Huishan Shi is a senior majoring in Microbiology and minoring in Public Health and Music. When not in class, Shi enjoys playing the piano or spending time with her friends. She has also been an RA since her sophomore year, is currently a peer health advocate, and has been an organic chemistry TA for several semesters. She plans to graduate a semester early this December. “At the beginning, I wanted to double major in music and biology or maybe public health and biology, but after being extremely burnt out taking 28 credits my [first-year] spring, I realized that I wanted to just focus on microbiology.”

Shi became interested in microbiology in high school after she first learned about the immune system. “I remember thinking how amazing it was that our body does so much to protect us from different pathogens. When I came to UR, I knew I wanted to learn more about immunology and I felt that a lot of microbiology courses were geared towards that [interest].” 

As a result of her piqued interest in biology, Shi joined the Beck Lab her sophomore spring when the COVID-19 pandemic was in full force. Her project was to study a tight junction protein CLDN1 and its relationship to atopic dermatitis, a dermatological disease that Shi has been struggling with herself. “Studies have found that patients with this [disease] have much less CLDN1. My research focuses on examining the gene expression, cell differentiation, and viral infection of CLDN1 knocked out keratinocytes using CRISPR gene-editing technology, thus to understand the role CLDN1 plays in the pathology of atopic dermatitis.”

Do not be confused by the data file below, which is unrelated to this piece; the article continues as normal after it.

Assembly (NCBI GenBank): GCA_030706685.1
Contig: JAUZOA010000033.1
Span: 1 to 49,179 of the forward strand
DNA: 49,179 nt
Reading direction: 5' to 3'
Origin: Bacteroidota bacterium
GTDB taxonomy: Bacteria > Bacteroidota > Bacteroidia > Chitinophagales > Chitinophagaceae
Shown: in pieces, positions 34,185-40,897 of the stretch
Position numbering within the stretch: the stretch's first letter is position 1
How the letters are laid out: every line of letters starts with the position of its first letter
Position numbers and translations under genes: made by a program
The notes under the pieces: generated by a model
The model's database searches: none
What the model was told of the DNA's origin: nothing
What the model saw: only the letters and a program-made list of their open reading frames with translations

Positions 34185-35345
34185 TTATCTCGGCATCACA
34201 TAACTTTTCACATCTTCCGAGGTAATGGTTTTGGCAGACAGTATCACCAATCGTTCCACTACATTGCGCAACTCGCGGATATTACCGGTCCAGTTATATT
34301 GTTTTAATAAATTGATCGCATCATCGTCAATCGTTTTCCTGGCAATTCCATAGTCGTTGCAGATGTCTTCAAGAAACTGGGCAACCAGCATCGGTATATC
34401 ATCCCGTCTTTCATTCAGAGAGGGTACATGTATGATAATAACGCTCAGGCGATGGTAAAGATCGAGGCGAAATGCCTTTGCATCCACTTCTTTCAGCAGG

“When I joined the lab, I realized how privileged I am and how powerful it is, for me being able to participate in research and studying the illness that has been with me for over 20 years,” Shi added.

However, her hard work in the wet lab has not come easy. “I’ve been dealing with repeated  contamination issues with my cell culture, especially this summer. A lot of my data was lost because of this and I had to start everything all over again. And that is very upsetting. It could be inadequate sterile techniques, and my lab and I are currently trying very hard to look for the cause of it.”

She went on to add that, “Working in research is hard; sometimes I will do the exact same experiment several times and get completely different results for each. I will have to continue doing the experiments until the data becomes consistent. However, I learned that troubleshooting is an extremely crucial step in research. That is what makes science and research exciting and interesting. I still remember the joy I received when the assays proved that I successfully performed monoclonal selection to select and grow cells that contained identical gene knockouts. I spent months doing the selection, so it felt really good when it finally worked.”

As a senior, Shi talks about her evolution as a researcher. “Whenever the data is inconsistent, I stop questioning myself or my competence, which I did a lot when I first started research. Instead, I will actively look for the possible causes in the assays and consult with people in my lab. […] I think that was an important lesson for me to learn, to be more confident in myself. I wish there are more opportunities for undergrads to openly share the struggles they have in research, that research is not all about glorious data and publication.”

After graduating from UR, Shi plans to take a year off working as a lab technician before applying to medical school. “My piece of advice is that it is okay to feel challenged. The challenge is what pushes people to grow and do things you might have never imagined you could do. As long as you are persistent and believe in yourself, anything is possible.”

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